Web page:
“Branded Activism” BY: Brittany Somerville LeBron James and Derrick Rose are undeniably two amazing athletes. However, one is apparently more of a household name than the next. Recently both have been in headlines for wearing “I Can’t Breathe” t-shirts in an effort to make a statement about the recent Eric Garner case. Eric Garner was a black man who died this past August after being place in an illegal chokehold by a NYPD officer. Police attempted to arrest the suspect for allegedly selling cigarettes on the street. During the arrest, Garner wasn’t able to breathe. He attempted to inform the arresting officers several times by stating his last words: “I can’t breathe.”
In a simple Google search of Rose and the shirt and James and the shirt, headlines even appeared differently. When searching for Rose, headlines were along the lines of: “Derrick Rose of Chicago Bulls wears ‘ I Can’t Breathe’ shirt” or “Derrick Rose explains why he wore ‘I Can’t Breathe’ shirt.” On the other hand, James’ headlines read as: “James again demonstrates social conscience,” “Obama praises LeBron,” or “President Obama endorses LeBron.” It appears like LeBron was the leader of the pack. Even President Obama, a self-proclaimed Chicago Bulls fan and someone who began their career in Chicago, didn’t mentioned Derrick Rose for his stand, but praised James. Obama told People Magazine: “You know, I think LeBron did the right thing…We went through a long stretch there where [with] well-paid athletes the notion was: just be quiet and get your endorsements and don’t make waves. LeBron is an example of a young man who has, in his own way and in a respectful way, tried to say, ‘I’m part of this society, too’ and focus attention. I’d like to see more athletes do that…Not just around this issue, but around a range of issues.” But what about D.Rose? It clearly didn’t matter who was first; unfortunately, it mattered which person carried the more powerful brand.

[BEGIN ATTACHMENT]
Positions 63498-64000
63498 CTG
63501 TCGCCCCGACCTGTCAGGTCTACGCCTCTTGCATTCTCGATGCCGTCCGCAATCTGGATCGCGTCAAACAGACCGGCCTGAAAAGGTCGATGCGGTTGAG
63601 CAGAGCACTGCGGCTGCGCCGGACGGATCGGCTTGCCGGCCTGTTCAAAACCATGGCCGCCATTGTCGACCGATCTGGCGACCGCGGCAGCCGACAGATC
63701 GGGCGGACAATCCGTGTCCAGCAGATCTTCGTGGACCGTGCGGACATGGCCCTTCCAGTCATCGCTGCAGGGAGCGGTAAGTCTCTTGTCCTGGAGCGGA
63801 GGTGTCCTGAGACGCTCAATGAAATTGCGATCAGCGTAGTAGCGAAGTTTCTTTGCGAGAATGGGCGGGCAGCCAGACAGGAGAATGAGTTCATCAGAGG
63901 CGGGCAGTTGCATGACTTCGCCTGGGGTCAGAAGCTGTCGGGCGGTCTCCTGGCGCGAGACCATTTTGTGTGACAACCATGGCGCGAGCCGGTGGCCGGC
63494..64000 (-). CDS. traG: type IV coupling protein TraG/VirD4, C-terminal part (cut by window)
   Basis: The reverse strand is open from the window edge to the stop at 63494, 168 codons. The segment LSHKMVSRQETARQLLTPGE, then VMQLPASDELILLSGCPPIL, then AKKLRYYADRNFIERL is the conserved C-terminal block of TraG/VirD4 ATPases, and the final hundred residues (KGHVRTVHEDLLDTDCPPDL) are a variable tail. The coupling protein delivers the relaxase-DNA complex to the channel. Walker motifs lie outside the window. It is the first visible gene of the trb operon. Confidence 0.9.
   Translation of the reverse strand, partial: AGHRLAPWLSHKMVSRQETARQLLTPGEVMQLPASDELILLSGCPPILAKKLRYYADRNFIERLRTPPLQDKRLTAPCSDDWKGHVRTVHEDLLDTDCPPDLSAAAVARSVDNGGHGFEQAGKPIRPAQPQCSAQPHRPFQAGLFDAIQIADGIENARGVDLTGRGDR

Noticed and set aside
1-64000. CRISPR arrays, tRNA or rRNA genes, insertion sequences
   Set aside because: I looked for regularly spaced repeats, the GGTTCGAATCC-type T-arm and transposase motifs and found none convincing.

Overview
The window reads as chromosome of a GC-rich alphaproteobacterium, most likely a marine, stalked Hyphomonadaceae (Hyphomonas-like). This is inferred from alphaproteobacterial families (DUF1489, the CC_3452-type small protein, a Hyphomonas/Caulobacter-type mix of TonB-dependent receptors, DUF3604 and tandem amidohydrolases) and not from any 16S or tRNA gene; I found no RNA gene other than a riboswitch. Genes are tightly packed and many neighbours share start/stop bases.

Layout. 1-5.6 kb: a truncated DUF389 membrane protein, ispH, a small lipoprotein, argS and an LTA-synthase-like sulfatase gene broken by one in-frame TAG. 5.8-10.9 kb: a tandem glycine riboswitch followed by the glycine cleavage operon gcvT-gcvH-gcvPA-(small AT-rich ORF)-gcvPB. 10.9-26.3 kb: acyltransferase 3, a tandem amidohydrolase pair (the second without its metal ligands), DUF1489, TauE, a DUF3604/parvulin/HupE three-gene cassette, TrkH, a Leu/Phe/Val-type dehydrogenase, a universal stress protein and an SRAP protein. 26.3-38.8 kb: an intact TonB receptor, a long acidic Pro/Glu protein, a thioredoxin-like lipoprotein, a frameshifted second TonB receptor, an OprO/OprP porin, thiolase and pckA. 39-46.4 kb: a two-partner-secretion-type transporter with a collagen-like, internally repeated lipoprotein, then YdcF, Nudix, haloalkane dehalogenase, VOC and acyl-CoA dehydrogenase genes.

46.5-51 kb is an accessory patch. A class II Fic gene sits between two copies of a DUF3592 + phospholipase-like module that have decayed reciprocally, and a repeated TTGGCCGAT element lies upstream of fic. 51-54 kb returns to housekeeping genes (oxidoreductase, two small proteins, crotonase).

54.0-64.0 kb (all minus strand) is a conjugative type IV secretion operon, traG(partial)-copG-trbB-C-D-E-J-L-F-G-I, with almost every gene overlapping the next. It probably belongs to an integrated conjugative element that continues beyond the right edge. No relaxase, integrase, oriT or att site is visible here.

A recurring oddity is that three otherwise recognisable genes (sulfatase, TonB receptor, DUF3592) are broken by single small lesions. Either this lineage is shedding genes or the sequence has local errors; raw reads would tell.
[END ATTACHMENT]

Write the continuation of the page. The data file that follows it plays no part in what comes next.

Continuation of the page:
After a tumultuous year with the black community, police relations and government relations, the recent decision to not indict the officer responsible for Garner’s death caused even more outrage in the community. Just last month, Derrick Rose was the first to spark the “I can’t breathe” t-shirt movement among athletes. However, most credit LeBron James for leading the movement While both should be applauded for the silent, yet powerful, social justice gesture, it’s interesting to see how Rose’s initial gesture was overlooked.
While major brands like Jordan or Magic Johnson have yet to take a stand, a probably will never take a stand, individual brands can be just as powerful. At the end of the day, business is about money. Major brands are likely to take a much larger hit for taking a stand on an issue than an individual brand. Money isn’t black or white, it’s green. Some may expect brands like Jordan and Johnson to make a statement, but business isn’t always the appropriate arena for politics and commentary on social issues and social injustice. Athletes like D.Rose, Lebron James, Kobe Bryant, Kyrie Irving, Reggie Bush, their team members and more, who wore the now infamous t-shirts or made some type of gesture related to the recent police cases can afford to make a statement. Whether an individual brand or company brand did or didn’t make a statement, it’s great to see black athletes take a stand on situations were they could have been a victim or their son, brother, uncle, father or even grandfather could have been a victim.